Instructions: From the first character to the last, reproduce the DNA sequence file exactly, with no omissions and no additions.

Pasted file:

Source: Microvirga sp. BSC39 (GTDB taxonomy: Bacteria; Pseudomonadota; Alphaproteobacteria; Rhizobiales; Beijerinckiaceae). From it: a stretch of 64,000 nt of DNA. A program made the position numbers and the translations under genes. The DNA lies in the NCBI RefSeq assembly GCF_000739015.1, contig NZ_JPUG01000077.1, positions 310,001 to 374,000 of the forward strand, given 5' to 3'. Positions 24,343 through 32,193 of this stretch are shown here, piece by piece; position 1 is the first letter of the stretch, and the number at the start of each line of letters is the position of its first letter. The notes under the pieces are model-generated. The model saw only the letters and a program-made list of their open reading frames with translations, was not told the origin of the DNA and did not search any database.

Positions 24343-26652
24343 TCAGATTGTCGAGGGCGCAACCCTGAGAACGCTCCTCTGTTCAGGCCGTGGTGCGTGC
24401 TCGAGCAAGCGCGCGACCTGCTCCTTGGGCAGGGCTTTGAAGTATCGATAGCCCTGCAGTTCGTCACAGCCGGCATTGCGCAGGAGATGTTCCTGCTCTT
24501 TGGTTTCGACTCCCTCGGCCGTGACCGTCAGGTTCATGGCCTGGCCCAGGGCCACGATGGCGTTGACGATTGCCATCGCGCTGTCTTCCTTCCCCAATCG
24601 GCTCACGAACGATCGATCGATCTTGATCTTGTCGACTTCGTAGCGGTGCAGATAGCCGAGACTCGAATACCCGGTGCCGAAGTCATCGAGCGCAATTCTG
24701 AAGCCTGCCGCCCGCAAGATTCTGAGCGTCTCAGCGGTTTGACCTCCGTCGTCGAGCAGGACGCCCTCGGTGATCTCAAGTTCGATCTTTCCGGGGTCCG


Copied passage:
Source: Microvirga sp. BSC39 (GTDB taxonomy: Bacteria; Pseudomonadota; Alphaproteobacteria; Rhizobiales; Beijerinckiaceae). From it: a stretch of 64,000 nt of DNA. A program made the position numbers and the translations under genes. The DNA lies in the NCBI RefSeq assembly GCF_000739015.1, contig NZ_JPUG01000077.1, positions 310,001 to 374,000 of the forward strand, given 5' to 3'. Positions 24,343 through 32,193 of this stretch are shown here, piece by piece; position 1 is the first letter of the stretch, and the number at the start of each line of letters is the position of its first letter. The notes under the pieces are model-generated. The model saw only the letters and a program-made list of their open reading frames with translations, was not told the origin of the DNA and did not search any database.

Positions 24343-26652
24343 TCAGATTGTCGAGGGCGCAACCCTGAGAACGCTCCTCTGTTCAGGCCGTGGTGCGTGC
24401 TCGAGCAAGCGCGCGACCTGCTCCTTGGGCAGGGCTTTGAAGTATCGATAGCCCTGCAGTTCGTCACAGCCGGCATTGCGCAGGAGATGTTCCTGCTCTT
24501 TGGTTTCGACTCCCTCGGCCGTGACCGTCAGGTTCATGGCCTGGCCCAGGGCCACGATGGCGTTGACGATTGCCATCGCGCTGTCTTCCTTCCCCAATCG
24601 GCTCACGAACGATCGATCGATCTTGATCTTGTCGACTTCGTAGCGGTGCAGATAGCCGAGACTCGAATACCCGGTGCCGAAGTCATCGAGCGCAATTCTG
24701 AAGCCTGCCGCCCGCAAGATTCTGAGCGTCTCAGCGGTTTGACCTCCGTCGTCGAGCAGGACGCCCTCGGTGATCTCAAGTTCGATCTTTCCGGGGTCCG